NYFF’s showcase of the season’s most anticipated and significant films.
Q&A with Mike Mills, Joaquin Phoenix, and Molly Webster on Oct. 4A soulful Joaquin Phoenix plays Johnny, a kindhearted radio journalist taking care of his sister’s troubled young son while trying to complete a project in writer-director Mike Mills’s latest effort, another warm, insightful, and gratifyingly askew portrait of American family life.
Q&A with Denis Villeneuve on Oct. 7A mythic and emotionally charged hero’s journey, Dune tells the story of Paul Atreides (Timothée Chalamet), a brilliant and gifted young man born into a great destiny beyond his understanding in visionary filmmaker Denis Villeneuve’s adaptation of Frank Herbert’s seminal novel.
North American PremiereAs brimming with finely tuned texture as a juicy issue of a vintage magazine, The French Dispatch features precision work from a full masthead of collaborators, with director Wes Anderson’s deadpan whimsy complementing the film’s palpable sense of nostalgia.
North American PremiereCharlotte Gainsbourg’s wise and wondrous film about her legendary mother, Jane Birkin, consists of several intimate conversations between parent and child, affording a spare, loving window into the emotional lives of two women as they talk about subject matter that ranges from the delightful to the difficult.
Q&A with Maggie Gyllenhaal, Dakota Johnson, Paul Mescal, and Dagmara Dominczyk on Sept. 29In her striking feature directorial debut, Maggie Gyllenhaal adapts a 2006 novel by Elena Ferrante about Leda (brilliantly played by Oscar-winner Olivia Colman), a divorced professor on a solitary summer vacation who becomes intrigued and then oddly involved in the lives of another family she meets there.
North American PremiereIn his most achingly personal film to date, legendary Italian filmmaker Marco Bellocchio uses the occasion of a family reunion in his hometown of Piacenza to excavate and discuss a traumatic event: the suicide his twin brother Camillo.
Q&A with Sean Baker, Simon Rex, Bree Elizabeth Elrod, Suzanna Son, and Brittney Rodriguez on Sept. 29Adding to his gallery of jet-fueled portraits of economic hardship within marginalized pockets of the U.S., director Sean Baker trains his restless camera on Mikey, a wildly narcissistic former porn star who has returned from L.A. to his depressed, postindustrial hometown of Texas City.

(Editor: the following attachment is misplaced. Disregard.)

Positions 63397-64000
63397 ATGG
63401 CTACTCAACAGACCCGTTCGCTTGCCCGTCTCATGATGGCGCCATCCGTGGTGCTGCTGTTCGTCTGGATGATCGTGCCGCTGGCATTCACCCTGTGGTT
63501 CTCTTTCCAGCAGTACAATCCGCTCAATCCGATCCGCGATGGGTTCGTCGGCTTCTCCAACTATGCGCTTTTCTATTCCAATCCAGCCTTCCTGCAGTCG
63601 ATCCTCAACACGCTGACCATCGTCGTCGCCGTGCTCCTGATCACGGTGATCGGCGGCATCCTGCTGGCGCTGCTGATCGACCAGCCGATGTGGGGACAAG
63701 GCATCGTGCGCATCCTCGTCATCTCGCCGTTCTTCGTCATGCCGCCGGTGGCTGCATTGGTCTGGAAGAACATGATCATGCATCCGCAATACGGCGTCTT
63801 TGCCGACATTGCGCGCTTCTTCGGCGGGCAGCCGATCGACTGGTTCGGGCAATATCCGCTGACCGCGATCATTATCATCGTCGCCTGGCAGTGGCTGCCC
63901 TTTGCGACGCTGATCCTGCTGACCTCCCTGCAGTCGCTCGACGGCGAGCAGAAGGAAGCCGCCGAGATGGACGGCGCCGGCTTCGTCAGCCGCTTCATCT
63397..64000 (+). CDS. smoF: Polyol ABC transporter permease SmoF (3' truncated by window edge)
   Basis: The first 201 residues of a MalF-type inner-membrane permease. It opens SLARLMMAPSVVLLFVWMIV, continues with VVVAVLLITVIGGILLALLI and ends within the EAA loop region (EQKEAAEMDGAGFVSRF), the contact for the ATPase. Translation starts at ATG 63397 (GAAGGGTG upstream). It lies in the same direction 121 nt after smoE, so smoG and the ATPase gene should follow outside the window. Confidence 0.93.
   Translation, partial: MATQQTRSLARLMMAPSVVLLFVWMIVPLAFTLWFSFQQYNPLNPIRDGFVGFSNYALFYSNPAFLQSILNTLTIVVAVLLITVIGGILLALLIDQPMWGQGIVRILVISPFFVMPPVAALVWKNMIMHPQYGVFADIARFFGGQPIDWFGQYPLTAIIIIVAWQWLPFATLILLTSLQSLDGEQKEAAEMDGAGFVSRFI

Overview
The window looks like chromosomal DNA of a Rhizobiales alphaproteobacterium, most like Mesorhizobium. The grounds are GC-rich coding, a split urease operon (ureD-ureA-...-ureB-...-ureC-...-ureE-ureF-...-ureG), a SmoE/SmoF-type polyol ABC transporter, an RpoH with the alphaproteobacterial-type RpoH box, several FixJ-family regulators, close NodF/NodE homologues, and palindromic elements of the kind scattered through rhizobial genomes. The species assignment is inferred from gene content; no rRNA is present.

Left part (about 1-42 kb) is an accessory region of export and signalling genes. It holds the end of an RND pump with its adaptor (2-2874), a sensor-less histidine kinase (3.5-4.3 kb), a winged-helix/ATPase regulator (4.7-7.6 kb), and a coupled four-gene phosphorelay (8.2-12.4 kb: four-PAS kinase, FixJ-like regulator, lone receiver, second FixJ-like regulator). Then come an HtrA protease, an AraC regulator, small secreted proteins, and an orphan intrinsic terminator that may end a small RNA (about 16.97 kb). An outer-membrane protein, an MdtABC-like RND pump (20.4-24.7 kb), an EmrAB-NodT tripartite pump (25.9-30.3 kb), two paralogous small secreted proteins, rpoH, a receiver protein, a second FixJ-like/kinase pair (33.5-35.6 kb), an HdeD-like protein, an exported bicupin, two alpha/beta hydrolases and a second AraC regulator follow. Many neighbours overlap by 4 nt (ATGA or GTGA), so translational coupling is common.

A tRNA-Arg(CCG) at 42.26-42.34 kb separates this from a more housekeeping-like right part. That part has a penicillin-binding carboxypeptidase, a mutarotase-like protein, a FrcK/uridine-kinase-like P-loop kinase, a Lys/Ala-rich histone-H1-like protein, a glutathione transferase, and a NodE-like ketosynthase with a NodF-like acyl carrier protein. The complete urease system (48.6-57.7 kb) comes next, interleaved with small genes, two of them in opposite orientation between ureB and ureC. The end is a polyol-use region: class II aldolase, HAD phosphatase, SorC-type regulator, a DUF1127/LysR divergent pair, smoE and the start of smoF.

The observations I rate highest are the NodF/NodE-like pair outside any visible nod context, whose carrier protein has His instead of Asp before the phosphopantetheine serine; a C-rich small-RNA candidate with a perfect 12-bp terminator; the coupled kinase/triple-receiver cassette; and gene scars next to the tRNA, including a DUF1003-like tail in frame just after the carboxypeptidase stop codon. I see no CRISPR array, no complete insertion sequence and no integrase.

We pay tribute to the centenary of late film programmer and festival co-founder Amos Vogel—who offered the city “films you cannot see elsewhere,” and whose uncompromising dedication to the medium’s radical possibilities inspired NYC film culture as it exists today—with a special Spotlight sidebar.
The Amos Vogel Centenary Retrospective is sponsored by:
Cinema 16 came to a close in 1963. That same year Vogel co-founded the New York Film Festival with Richard Roud, and, as the head of Lincoln Center’s film department, laid the groundwork for the FLC of today. For our tribute, we’ll be highlighting a number of works that were presented during Vogel’s tenure at the festival, each of which reflects, in different ways, his long-standing preoccupations as a programmer.
Long a source of inspiration for film programmers, Film as a Subversive Art is a guidebook to cinema’s outer limits, replete with tantalizing descriptions of some of the most radical movies ever made. First published in 1974, this lavishly illustrated volume can be seen as a culmination of Vogel’s work over the previous decades, chronicling as it does the taboo-busting potential of cinema, at the level of form as well as content.